Gender inequality: Breaking the barriersPatience Masua
In a society plagued with social ills which disproportionately disadvantage the girl child, it is imperative that we constantly seek creative ways to curb this imbalance, so as to advance social growth through equality, but also consequently achieve growth in multiple other areas such as the economy, politics and the overall growth of the nation. The most prevalent social ill which unfairly disadvantages the girl child is teenage pregnancies.
There are various reasons as to why this is the biggest challenge hindering the empowerment of the girl child. Fact is that even though both parents of the unborn child are equally responsible for the pregnancy, the girl child often has to drop out of school due to the stigma, physical challenges and in most cases find ways to look after the child after he/she has been born.
Beyond that our school girls are too often impregnated by grown men, who have less, if anything, to lose. This is important, as my concern primarily lies in the impact it has on the education of the girl child and how that translates to social issues which hinder the progressiveness and full participation of the girl child in national issues.
Here we see the girl child, merely on the basis of being a girl, being disadvantaged and losing out on her education. This is harmful, in that inequality persists as the male child is more likely to successfully complete his education. Moreover, this is harmful to the economy, as poverty exacerbates, due to a decline in educated citizens.
Between 2014 and 2016 alone, more than 7500 Namibian school girls dropped out of school due to their pregnancy. This alone is alarming. More than 7500 girls, who are less likely to successfully complete their education. Inequality perpetuates in that it is far more difficult, in these instances, for the girl child to obtain her education.
The stay in school programme which allows pregnant girls to return to school, should not be seen as a privilege, but an inherent right under the principle of equality, which was returned to our young girls. Nevertheless, it adds to the likelihood of girls returning to school and that is what is key.
However, it only deals with the effects of teenage pregnancies and not the causes thereof. It is vital that we deal with the effects of teenage pregnancies, however more importantly, we need to move towards seeking ways in which we deliberately prevent unwanted teenage pregnancies and do so in such a way that results are tangible.
This is an important step in ensuring that the inequality within this very common context is done away with or at least that the empowerment of the girl child is improved. Furthermore, the failure to empower the girl child psychologically/emotionally hinders the sustainability and continuity of the change which we try and implement.
We should not shy away from recognising that patriarchy is still prevalent and causes our young girls to believe that they, by virtue of being a girl are somewhat inferior to their male counterparts. This is something which our daughters are taught and it systematically continues, generation to generation.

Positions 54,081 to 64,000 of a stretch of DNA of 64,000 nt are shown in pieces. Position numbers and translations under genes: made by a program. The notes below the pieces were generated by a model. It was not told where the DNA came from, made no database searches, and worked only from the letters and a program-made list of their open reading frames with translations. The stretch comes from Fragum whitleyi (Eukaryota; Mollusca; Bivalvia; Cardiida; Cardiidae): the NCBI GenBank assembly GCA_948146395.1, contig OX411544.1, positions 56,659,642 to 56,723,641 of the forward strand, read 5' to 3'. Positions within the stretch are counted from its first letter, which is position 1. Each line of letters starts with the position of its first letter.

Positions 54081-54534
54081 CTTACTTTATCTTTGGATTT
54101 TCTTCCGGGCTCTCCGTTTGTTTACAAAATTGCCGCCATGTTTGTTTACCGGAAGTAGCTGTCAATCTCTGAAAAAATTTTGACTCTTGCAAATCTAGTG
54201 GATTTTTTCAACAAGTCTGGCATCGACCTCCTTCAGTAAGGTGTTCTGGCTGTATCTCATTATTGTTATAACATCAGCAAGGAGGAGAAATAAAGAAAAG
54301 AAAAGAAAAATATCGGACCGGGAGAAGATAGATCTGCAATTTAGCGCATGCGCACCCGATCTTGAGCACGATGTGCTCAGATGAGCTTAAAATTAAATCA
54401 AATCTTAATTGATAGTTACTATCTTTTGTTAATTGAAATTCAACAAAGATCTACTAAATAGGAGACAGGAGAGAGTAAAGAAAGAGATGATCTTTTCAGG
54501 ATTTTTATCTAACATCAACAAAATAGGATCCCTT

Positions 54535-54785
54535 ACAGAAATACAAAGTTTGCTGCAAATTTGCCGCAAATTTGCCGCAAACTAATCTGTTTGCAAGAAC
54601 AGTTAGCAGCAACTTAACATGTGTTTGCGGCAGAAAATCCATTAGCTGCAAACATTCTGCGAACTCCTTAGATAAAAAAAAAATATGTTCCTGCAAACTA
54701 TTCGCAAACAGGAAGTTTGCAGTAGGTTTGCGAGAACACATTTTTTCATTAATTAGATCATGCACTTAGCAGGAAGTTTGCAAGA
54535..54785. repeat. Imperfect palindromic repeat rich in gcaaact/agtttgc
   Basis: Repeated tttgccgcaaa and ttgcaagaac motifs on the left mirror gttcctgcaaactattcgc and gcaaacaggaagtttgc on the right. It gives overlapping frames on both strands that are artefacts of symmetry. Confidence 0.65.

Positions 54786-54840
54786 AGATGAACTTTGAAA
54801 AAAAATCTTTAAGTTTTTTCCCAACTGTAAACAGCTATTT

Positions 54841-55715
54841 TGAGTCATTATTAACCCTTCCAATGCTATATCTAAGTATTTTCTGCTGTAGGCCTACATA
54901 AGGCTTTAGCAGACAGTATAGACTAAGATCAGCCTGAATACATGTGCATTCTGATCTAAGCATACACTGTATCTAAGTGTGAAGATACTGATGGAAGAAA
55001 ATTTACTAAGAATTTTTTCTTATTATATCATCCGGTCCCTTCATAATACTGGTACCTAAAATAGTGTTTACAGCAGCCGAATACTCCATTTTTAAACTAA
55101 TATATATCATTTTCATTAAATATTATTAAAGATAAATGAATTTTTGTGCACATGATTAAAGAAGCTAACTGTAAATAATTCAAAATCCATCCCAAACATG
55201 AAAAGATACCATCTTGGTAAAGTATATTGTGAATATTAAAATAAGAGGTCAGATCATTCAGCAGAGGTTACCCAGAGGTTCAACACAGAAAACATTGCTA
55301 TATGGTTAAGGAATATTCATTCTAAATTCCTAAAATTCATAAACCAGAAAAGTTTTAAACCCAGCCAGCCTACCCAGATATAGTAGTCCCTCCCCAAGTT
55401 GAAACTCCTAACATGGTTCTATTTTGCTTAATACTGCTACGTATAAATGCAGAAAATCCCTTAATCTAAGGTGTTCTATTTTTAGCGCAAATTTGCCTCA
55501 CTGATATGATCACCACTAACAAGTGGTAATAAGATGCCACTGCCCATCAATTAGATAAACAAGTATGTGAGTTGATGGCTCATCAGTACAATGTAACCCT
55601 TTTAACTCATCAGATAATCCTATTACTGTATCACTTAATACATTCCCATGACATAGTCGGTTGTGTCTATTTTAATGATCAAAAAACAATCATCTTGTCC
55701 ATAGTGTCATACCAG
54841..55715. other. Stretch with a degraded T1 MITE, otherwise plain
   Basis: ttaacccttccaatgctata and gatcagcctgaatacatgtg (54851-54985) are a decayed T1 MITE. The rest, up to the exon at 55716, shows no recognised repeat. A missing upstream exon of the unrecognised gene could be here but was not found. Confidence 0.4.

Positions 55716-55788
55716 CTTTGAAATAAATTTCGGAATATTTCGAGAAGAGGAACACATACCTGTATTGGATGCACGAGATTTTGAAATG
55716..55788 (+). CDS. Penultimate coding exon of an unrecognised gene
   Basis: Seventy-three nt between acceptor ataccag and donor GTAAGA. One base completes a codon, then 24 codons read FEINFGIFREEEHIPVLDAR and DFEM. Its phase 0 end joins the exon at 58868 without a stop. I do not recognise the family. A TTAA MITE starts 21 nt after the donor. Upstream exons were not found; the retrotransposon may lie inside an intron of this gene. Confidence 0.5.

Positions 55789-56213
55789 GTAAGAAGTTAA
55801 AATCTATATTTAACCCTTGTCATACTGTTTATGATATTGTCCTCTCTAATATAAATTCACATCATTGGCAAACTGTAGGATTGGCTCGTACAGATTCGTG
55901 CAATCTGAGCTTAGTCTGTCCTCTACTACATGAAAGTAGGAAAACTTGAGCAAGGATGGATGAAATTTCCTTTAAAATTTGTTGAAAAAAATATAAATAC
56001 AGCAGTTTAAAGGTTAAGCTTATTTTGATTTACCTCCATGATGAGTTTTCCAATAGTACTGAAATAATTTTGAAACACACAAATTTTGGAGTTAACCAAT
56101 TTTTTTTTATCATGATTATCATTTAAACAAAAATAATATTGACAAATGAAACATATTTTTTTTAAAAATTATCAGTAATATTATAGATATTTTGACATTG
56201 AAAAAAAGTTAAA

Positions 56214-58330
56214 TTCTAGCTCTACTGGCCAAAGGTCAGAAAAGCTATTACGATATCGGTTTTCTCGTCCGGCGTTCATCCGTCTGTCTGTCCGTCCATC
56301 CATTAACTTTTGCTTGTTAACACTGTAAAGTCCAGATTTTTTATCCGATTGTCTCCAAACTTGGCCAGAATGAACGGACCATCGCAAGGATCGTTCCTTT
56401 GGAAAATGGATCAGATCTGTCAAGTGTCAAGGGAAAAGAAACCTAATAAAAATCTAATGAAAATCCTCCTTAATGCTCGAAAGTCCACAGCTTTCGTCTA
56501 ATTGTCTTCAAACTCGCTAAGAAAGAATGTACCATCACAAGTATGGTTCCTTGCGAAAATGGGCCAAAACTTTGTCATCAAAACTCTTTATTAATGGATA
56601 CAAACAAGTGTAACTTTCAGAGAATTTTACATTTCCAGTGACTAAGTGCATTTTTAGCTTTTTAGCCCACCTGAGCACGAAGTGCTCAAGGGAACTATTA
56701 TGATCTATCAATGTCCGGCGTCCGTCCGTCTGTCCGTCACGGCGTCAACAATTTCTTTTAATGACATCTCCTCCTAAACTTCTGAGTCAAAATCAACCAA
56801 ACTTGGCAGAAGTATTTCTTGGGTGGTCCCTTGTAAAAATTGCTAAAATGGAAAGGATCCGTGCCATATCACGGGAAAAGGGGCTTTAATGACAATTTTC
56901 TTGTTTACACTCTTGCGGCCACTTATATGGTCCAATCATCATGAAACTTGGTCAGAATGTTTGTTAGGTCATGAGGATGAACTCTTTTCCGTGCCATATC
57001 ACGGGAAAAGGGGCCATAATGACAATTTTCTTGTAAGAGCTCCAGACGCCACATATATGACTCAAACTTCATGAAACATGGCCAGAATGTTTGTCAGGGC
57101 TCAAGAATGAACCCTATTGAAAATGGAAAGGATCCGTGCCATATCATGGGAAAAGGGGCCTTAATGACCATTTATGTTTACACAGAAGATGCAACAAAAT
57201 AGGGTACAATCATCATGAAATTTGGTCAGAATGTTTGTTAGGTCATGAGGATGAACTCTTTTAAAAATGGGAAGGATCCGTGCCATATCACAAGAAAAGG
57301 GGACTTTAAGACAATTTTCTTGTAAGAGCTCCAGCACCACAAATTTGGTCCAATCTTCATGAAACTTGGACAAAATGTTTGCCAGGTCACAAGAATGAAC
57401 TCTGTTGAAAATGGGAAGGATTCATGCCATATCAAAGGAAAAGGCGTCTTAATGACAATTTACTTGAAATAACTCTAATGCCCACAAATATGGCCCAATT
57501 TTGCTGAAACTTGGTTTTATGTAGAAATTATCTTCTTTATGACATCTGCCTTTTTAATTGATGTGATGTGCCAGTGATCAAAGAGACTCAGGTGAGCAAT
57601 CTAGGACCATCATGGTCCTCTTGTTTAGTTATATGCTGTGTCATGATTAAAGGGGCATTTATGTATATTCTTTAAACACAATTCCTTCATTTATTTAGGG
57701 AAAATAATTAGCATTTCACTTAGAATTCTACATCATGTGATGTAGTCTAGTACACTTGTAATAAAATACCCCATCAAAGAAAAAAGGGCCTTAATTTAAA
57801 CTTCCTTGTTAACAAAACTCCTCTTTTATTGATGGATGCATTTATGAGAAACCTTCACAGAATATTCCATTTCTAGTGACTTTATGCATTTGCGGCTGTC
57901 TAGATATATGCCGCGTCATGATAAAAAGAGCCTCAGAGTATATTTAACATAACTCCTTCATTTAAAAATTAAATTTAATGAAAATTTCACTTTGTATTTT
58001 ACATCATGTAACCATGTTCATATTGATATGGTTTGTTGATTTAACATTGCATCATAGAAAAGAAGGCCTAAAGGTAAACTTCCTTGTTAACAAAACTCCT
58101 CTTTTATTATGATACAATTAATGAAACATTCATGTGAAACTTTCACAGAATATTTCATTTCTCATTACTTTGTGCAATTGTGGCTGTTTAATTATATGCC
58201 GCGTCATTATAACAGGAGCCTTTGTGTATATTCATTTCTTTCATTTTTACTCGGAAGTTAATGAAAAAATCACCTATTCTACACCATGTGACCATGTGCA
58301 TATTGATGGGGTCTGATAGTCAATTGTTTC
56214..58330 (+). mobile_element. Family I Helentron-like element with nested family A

The patterns in which our daughters are raised are structured in such a way, that certain metrics are used to determine whether our girls are “good enough”. These metrics include the ability to cook, clean, do laundry etc. However, this burden in the most cases is not equally placed on their male counterparts. And although male children do sometimes also have “male” responsibilities, the fact that there is a division and exclusivity of tasks is in itself harmful, but beyond that, it is often the girl child who suffers the most under this notion, as she is taught that if she doesn’t cook or clean well, she will not find a good husband. Really? Inequality persists in that the girl child is unequally forced to do certain tasks to prove her worth.
The worth of the girl child is defined by external factors, as opposed to our girls being taught to find their worth from the inside. The dangerous element to this is that our young girls internalise this oppression and often believe that, by virtue of them being girls, they cannot challenge or reject these notions.
It is also very difficult for girls to challenge the inequality as it is something which we are taught by our parents and out of respect, we accept these standards. Nevertheless, the harms that these structures create in the larger community disempower our young girls from actively taking part in issues of national concern, but also translates in the inequality being passed on to next generations.
The organisations which empower our young girls and engage them on their views and ways in which to increase this empowerment are doing brilliantly, as this is the starting point of the girl’s voice being heard. Organisations such as The Forum for African Women Educationalists Namibia (Fawena), which works towards supporting pregnant schoolgirls and protecting them from discrimination, should be supported and intensified to deal with the consequences which come about when we have pregnant schoolgirls.
However, in moving towards intense preventative measures which empower the girl child, then programmes such as the BeFree movement and other equally important organisations which encourage and facilitate robust engagement and the sharing of information on issues which face, amongst others, the girl child, need to be imitated and escalated.
This is important in identifying the primary issues which our girls currently face, but also involving them in the solutions which we plan on implementing, so as to ensure that the benefits which accrue do so in the most effective, meaningful and lasting way.
*Patience T Masua is a second year Law (LLB) student at the University of Namibia. She can be reached at firstname.lastname@example.org.
No comments have been left on this article